So for this week, we are wrapping up by investigating ISTE-TS 5: Engage in professional growth and leadership – “teachers continuously improve their professional practice, model lifelong learning, and exhibit leadership in their school and professional community by promoting and demonstrating the effective use of digital tools and resources” which is closely related to ISTE Coaching Standard 6: Content knowledge and professional growth – “technology coaches demonstrate professional knowledge, skills, and dispositions in content, pedagogical, and technological areas as well as adult learning and leadership and are continuously deepening their knowledge and expertise.” Since I’m not currently teaching, for this module I wanted to investigate:
What I can do right now to engage in ISTE-TS 5 and ISTE-CS 6?
Micro-certification (or an informal list)
One of my colleagues in my cohort, Karen, has mentioned micro-credentialing as a way for teachers in a school communicate to each other what technologies they have proficiency in; this would help teachers know who they can go to for help with, or ideas for, using certain technologies. (Here’s a link to her blog.) This inspired me to make a list of technologies I feel I feel I could offer some assistance with on my About page. I’m not certified in any of these tools, but I think it would be a nice practice to keep an informal list posted as a sort of beacon: “Hey! I’m willing to help and have some knowledge about using these things.” One of my goals in doing this is to offer a way to professionally connect and to offer an open hand to the community around me.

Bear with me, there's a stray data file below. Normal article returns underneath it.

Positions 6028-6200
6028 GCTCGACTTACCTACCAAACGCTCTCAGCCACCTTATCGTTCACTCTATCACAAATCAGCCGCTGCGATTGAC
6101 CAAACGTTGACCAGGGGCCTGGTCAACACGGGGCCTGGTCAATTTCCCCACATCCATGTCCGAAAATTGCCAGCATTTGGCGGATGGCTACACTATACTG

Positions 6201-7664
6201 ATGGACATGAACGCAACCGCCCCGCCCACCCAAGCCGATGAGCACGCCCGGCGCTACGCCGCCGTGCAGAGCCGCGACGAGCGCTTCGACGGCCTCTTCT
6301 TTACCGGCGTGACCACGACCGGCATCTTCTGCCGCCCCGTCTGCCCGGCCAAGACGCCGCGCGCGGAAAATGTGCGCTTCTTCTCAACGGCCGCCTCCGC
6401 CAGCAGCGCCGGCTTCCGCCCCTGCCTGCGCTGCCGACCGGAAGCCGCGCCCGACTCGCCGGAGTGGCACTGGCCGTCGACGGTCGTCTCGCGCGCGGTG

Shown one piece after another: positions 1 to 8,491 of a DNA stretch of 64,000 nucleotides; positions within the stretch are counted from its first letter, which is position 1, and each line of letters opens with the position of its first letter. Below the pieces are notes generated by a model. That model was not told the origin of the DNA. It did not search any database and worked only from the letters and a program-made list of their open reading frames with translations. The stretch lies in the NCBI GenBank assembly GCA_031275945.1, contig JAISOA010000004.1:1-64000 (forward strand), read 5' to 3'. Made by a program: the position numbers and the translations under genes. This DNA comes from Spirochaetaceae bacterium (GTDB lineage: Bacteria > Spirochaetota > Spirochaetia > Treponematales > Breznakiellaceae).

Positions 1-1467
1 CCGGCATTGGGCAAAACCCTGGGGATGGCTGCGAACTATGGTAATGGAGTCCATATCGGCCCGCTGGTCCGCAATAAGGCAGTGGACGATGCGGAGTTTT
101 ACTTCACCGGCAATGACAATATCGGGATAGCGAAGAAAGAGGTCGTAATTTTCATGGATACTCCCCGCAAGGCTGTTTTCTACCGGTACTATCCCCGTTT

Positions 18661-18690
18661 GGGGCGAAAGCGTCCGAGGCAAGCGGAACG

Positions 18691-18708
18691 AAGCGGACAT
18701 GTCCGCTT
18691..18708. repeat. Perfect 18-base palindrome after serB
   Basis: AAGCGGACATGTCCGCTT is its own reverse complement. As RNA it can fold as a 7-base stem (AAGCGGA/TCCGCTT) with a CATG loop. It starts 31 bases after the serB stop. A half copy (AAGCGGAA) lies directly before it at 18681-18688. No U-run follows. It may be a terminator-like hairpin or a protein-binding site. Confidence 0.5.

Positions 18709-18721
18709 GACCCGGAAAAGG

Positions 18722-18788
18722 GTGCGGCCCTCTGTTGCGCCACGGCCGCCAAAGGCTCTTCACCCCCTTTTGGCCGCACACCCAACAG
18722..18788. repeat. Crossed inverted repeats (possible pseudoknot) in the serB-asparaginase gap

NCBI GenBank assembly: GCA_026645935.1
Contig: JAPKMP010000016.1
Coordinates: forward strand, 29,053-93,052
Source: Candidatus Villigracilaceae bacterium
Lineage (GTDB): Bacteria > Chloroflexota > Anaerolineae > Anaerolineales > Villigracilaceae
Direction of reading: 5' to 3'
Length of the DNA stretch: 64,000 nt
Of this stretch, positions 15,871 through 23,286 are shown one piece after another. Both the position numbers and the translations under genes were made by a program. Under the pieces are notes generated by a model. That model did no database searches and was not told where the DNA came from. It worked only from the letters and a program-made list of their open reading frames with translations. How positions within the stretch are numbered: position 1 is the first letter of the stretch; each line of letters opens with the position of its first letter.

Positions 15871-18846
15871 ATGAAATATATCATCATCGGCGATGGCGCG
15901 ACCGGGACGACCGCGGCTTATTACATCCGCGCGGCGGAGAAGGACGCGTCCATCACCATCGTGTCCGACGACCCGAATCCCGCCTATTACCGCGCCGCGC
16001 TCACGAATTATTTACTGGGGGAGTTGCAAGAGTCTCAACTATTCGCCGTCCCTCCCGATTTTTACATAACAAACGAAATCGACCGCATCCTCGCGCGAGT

Karen also shared with me the Google Educator Certification that you can do. This training leads to certification in using Google tools in the classroom. I got started with it to check it out. The training portion is free, and then the test for certification costs $10 (for Level 1 that is; Level 2 costs $25). There are 13 units in the training, so not something I could do in one sitting. Since I’m not going to be teaching for a few more years still, I think it would be wise to wait on completing the certification as a lot can change in three years.
Swimming through honey
ISTE-CS 6 says I should demonstrate my professional disposition in pedagogical areas, and one of the things I believe in is asking humans questions and asking humans for help and support. If I take the trend of self-teaching via the Internet to the extreme (a common practice in physics), we would never ask each other for assistance, because “you can Google it.” I see this expectation happening in small ways all the time. And there is merit to expecting someone to Google something instead of asking, especially if in order to answer their question, you have to Google it yourself. But sometimes you really just need to ask a person. Sometimes you just want that – sometimes I want that.